Ethan Crumbley, the 16-year-old accused of shooting and killing four students at a Michigan high school last year, pleaded guilty to all 24 charges related to the shooting. The prosecutor’s office said no deals were made ahead of Monday’s plea. It came after Crumbley’s attorneys had pursued an insanity defense.
“Originally we filed a notice of insanity and based on the conversations that we’ve had and the review of the discovery we felt it appropriate to withdraw that and have him plead guilty today,” Crumbley Attorney Paulette Loftin said. “We have to all remember he is a 16-year-old boy. So, a very scary situation today to be in front of a number of cameras, hear the clicking, to be appearing in front of a judge.”
The 24 charges include first degree murder and terrorism charges. A first-degree murder conviction typically brings an automatic life prison sentence in Michigan. However, teenagers are entitled to a hearing at which their lawyer can argue for a shorter term and an opportunity for parole.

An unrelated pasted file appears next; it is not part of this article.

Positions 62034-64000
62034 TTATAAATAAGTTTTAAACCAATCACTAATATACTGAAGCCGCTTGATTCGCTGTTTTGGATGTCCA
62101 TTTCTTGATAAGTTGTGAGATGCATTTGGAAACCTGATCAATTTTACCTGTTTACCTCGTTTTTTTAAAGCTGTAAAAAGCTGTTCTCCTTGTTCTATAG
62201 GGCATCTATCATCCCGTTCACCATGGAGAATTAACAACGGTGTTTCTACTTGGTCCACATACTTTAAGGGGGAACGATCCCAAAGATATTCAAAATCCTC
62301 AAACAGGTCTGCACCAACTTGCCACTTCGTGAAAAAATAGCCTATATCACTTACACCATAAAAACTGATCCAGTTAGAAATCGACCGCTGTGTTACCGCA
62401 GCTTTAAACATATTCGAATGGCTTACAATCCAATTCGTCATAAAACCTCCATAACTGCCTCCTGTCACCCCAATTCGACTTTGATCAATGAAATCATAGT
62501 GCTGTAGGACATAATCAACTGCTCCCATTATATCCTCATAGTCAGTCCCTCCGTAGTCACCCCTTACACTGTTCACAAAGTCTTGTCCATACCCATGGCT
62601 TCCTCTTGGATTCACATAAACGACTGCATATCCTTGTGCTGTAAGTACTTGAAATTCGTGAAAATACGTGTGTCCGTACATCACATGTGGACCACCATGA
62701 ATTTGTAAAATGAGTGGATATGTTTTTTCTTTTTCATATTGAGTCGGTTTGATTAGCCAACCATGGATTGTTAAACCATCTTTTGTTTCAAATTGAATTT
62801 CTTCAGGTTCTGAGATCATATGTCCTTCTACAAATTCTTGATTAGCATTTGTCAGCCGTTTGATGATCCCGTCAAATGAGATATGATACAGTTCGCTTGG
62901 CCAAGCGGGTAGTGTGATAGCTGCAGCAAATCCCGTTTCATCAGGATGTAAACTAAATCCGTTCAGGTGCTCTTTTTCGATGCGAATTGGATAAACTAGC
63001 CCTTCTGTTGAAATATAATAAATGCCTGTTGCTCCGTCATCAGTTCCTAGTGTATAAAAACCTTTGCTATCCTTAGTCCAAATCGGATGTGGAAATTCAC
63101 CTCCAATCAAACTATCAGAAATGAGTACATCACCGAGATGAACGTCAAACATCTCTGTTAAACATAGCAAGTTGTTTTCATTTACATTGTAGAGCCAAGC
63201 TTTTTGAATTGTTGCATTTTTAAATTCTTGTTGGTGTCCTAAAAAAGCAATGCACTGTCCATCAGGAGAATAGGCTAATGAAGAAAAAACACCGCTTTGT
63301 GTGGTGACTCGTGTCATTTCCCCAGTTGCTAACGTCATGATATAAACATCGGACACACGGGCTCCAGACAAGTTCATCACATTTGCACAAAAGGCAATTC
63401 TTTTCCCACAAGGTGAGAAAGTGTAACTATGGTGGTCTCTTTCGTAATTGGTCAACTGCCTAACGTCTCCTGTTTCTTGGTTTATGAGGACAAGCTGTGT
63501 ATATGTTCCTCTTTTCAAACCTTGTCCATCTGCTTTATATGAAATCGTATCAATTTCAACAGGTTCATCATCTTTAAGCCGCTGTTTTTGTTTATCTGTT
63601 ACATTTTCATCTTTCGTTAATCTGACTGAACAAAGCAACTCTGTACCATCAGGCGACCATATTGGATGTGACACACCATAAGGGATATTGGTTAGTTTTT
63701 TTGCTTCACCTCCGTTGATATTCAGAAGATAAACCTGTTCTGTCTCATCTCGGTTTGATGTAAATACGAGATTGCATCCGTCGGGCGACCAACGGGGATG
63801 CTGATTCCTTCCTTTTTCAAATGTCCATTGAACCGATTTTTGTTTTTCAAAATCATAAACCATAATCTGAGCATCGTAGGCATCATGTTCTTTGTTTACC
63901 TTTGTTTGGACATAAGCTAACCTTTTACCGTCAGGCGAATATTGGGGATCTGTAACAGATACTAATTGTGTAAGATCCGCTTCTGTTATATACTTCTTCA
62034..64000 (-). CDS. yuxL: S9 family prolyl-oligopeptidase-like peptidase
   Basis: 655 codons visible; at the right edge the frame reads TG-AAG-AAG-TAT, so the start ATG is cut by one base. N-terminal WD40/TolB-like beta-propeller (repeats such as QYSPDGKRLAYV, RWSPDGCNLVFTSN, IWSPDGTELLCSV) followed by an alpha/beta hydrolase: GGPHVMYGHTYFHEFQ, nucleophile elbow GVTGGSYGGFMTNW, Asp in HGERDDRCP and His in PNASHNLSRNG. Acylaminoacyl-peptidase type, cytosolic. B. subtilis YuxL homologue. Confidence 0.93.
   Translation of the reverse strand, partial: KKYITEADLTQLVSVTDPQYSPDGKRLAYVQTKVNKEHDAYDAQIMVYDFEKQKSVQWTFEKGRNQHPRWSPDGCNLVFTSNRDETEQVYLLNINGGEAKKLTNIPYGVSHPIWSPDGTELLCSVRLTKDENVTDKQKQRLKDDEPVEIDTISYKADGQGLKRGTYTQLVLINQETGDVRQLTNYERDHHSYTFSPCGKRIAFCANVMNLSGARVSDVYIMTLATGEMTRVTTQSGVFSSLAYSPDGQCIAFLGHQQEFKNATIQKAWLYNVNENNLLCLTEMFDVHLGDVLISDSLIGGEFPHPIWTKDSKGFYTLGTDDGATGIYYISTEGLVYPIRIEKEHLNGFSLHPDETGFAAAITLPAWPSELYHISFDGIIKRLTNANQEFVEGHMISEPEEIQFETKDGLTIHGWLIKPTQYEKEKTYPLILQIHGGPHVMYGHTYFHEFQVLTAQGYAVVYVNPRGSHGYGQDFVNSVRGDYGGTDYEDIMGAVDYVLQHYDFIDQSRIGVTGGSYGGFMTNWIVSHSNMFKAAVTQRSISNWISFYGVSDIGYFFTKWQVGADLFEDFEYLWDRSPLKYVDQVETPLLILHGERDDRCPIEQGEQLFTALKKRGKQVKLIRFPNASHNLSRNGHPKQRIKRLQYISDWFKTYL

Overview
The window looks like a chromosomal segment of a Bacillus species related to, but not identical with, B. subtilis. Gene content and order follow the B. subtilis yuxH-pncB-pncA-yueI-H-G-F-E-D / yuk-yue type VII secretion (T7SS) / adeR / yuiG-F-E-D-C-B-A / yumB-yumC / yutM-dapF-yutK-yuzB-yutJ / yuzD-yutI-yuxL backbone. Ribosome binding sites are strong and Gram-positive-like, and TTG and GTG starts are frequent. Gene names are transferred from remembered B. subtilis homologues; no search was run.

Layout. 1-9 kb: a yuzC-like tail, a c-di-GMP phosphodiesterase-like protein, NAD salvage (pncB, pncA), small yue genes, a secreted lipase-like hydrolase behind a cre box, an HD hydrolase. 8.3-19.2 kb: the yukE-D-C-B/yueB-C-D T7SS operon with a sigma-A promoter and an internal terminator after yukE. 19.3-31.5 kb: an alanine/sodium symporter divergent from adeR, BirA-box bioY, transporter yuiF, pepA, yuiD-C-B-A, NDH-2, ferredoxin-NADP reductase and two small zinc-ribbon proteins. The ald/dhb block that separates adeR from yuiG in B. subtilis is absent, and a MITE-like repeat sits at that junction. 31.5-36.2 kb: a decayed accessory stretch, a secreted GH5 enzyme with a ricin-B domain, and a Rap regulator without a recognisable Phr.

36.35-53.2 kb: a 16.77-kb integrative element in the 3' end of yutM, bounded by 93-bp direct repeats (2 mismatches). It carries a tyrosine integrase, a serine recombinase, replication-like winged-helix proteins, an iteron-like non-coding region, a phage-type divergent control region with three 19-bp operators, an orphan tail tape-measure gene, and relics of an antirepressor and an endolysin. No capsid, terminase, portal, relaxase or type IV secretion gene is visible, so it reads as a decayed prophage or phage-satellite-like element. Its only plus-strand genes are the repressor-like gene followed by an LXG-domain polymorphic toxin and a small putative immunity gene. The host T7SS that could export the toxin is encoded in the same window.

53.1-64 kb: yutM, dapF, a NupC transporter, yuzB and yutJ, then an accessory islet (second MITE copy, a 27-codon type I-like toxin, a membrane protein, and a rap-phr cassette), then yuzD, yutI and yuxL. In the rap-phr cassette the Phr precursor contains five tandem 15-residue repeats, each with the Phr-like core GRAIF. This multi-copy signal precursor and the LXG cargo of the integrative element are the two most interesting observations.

Crumbley had no discipline issues at the school prior to the shooting, but his behavior earlier that day raised flags. A teacher had discovered a drawing with a gun pointing at the words: “The thoughts won’t stop. Help me.” There was an image of a bullet with the message: “Blood everywhere.”
According to investigators, Crumbley’s parents declined to take him home that day. They were told to get him into counseling within 48 hours.
A day before the shooting, a teacher had seen Crumbley searching for ammunition on his phone. The school reached out to his mother, who the prosecutor’s office said texted Crumbley: “Lol. I’m not mad at you. You have to learn not to get caught.”
Crumbley’s guilty plea comes as his parents face involuntary manslaughter charges for their alleged role in the Michigan high school shooting. They are accused of making a gun accessible to their son and ignoring his need for mental health treatment.
The Crumbleys said they were unaware of Ethan’s plan to commit a school shooting. They also dispute that the gun was easy to grab at home.
The Associated Press contributed to this report.